Home Civilian based defense Opinion: What is the Defense Production Act and why did Biden invoke it to end the baby formula shortage?

Opinion: What is the Defense Production Act and why did Biden invoke it to end the baby formula shortage?

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It said it would ask suppliers of infant formula ingredients to prioritize delivery to infant formula manufacturers and control their distribution if necessary.

You might well wonder what babies going without formula have to do with defense production, reminiscent of large warships and weapon systems. While using the Defense Production Act to force companies to make infant formula would certainly be a new use of the law, it wouldn’t be the first time the post-war law has been used in the US. beyond its original purpose of supporting national defence.

And in fact, the law is used much more frequently than you might think. But as a business professor who studies strategies for maximizing the efficient allocation of resources, I think when presidents invoke the law, it’s often more about political theater – showing the public that you’re doing something – than to solve the problem in the most effective way.

Scan Authority

The Defense Production Act was passed in 1950 and is modeled after the War Powers Acts of 1941 and 1942.

The War Powers Acts gave the President the power to control domestic manufacturing. For example, it helped the United States increase warplane production from 2,500 a year to over 300,000 by the end of the war.

In 1950, America faced the Korean War, and Congress feared that the growing postwar demand for consumer goods would crowd out the defense production needed to deal with China and the Union. Soviet Union, both of which supported North Korea in the conflict. There were also concerns about inflation during this post-war period.

The Defense Production Act gave the President – ​​who then delegated that authority to Cabinet members like the Secretary of Defense – sweeping powers to force manufacturers to manufacture goods and provide services to support national defence, as well as to fix wages and prices and even rationing. consumer goods.

“We cannot get all the military supplies we need now from increased production alone,” President Harry Truman told Americans in a radio address after the law was signed. “This expansion cannot happen fast enough. Therefore, to the extent necessary, workers and factories will have to stop manufacturing certain civilian goods and start producing military equipment.

The original law focused on “developing American military readiness and capability,” which limited the scope of the president’s authority.

Summoned regularly

Although the Defense Production Act only makes the news when the President dramatically invokes it, the government is using the law – or simply threatening to use it – to force private companies to prioritize government orders. The Ministry of Defense, for example, uses it to close around 300,000 contracts with private companies a year.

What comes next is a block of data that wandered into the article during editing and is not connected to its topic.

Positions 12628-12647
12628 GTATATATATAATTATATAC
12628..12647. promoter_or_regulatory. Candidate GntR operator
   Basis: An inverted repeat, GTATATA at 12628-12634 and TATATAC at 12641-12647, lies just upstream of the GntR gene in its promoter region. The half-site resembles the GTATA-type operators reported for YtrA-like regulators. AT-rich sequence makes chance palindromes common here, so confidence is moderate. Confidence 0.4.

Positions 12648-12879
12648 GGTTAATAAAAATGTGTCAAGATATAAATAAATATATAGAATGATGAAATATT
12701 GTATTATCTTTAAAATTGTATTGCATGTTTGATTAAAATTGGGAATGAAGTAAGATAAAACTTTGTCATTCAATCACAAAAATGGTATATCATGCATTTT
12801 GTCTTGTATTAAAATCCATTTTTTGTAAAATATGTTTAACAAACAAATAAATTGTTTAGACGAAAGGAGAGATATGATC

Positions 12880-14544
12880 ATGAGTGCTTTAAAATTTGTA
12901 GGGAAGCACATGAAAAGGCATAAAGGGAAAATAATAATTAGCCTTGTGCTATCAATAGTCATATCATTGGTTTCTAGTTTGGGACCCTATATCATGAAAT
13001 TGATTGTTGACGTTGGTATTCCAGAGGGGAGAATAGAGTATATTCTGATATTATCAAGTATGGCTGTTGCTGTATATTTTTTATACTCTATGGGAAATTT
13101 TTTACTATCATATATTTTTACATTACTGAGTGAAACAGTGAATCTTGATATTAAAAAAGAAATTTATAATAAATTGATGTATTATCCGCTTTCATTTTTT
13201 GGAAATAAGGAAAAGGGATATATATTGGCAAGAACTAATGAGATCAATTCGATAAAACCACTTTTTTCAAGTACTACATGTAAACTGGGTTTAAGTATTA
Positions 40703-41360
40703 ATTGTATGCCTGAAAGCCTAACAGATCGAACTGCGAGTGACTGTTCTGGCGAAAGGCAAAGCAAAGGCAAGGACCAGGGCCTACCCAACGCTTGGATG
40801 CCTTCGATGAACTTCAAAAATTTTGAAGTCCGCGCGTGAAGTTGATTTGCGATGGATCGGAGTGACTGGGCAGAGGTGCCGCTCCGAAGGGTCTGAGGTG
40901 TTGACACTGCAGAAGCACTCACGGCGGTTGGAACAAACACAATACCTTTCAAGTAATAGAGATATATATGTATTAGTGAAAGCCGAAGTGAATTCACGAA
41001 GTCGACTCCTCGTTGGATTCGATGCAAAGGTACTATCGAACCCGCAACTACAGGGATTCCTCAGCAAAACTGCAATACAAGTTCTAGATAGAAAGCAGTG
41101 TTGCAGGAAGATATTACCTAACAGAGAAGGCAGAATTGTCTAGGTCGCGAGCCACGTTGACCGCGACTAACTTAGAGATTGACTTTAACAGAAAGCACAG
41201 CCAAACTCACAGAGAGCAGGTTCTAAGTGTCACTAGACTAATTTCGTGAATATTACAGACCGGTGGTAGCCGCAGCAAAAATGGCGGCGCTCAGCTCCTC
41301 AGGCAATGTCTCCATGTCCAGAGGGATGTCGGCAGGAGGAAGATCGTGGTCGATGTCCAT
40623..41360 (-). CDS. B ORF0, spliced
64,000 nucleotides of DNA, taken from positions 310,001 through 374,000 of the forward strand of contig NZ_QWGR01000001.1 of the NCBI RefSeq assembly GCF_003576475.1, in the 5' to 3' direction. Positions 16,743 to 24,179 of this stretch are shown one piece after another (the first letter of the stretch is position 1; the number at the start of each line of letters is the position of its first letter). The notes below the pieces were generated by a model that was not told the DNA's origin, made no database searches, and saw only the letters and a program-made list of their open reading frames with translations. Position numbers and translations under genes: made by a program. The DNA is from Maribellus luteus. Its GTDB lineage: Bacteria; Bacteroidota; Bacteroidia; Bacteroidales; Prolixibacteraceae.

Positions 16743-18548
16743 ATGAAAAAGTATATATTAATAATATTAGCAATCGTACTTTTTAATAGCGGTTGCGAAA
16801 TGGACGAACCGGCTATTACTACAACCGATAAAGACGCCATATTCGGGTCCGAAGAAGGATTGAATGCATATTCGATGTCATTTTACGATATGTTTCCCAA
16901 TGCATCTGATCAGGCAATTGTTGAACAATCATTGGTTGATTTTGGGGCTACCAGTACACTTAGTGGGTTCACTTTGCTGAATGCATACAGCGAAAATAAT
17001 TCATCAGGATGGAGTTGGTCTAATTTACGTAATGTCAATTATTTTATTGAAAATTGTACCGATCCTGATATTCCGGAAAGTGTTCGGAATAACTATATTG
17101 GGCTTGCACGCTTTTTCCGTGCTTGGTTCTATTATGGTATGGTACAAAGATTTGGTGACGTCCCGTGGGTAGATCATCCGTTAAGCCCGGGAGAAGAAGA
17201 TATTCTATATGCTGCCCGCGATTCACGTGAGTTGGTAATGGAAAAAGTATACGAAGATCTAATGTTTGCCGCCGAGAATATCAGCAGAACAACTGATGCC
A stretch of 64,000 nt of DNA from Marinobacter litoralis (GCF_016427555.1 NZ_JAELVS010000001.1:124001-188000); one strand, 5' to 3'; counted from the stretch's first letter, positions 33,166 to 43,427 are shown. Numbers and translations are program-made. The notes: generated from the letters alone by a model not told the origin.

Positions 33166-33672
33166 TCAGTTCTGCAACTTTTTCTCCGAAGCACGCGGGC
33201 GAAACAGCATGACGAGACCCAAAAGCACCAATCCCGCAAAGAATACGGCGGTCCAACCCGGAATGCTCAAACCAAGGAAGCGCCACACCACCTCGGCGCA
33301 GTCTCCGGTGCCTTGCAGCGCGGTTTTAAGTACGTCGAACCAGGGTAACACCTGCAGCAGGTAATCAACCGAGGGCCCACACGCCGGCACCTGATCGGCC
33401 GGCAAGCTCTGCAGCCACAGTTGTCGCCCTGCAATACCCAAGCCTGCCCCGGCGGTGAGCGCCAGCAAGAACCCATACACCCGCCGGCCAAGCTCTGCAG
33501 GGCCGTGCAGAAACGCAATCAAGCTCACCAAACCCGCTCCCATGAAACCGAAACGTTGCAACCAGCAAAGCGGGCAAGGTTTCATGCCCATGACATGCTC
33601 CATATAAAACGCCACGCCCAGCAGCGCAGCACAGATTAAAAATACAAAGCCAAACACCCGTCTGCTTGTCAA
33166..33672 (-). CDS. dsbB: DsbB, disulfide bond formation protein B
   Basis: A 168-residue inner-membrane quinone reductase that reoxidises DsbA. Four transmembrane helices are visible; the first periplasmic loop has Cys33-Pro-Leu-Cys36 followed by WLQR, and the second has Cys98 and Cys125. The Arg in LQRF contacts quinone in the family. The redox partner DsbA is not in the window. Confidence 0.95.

Congress must reauthorize the law every several years and has frequently amended it to expand or limit its scope. Over time, this greatly expanded the definition of national defense to include support “for national preparedness, response and recovery in the face of dangers, terrorist attacks and other national emergencies”.

The Department of Homeland Security invoked it about 400 times in 2019, primarily to help prepare for and respond to hurricanes and other natural disasters, such as providing resources to house and feed survivors. And Presidents Bill Clinton and George W. Bush, for example, both used it to divert electricity and natural gas to California during the energy crisis of 2000-2001.

The law has also been used extensively during the COVID-19 pandemic. President Donald Trump has used it to prioritize the allocation of medical resources, prevent hoarding of personal protective equipment and force General Motors to build ventilators. He also ordered beef, pork and poultry processing facilities to remain open during shutdowns to ensure protein supplies for the American population.

Biden, for his part, has also used the act many times before, mostly to fight the pandemic. For example, in March 2021, he invoked it to speed up vaccine production by ensuring additional facilities were up to snuff, as well as to speed up the production of critical materials, equipment, machinery and supplies. . In March 2022, it issued a directive aimed at increasing the supply of materials for large capacity batteries that are mainly used in civilian electric vehicles.

Biden’s use of the Defense Production Act to address the infant formula problem illustrates one limitation. It can be used to prioritize ingredients and crafting ability, but it’s not a magic wand. A president cannot by decree instantly bring to light a power that does not exist. And it’s unclear just how quickly that will end the formula shortage — given that the main issue is manufacturing issues that shut down production at a key factory, not just an ingredient shortage.

The law is widely used and has been very helpful, but it does not replace advance planning and preparation.

Erik Gordon is a professor of business at the University of Michigan.

This article is republished from The Conversation. Read the original article.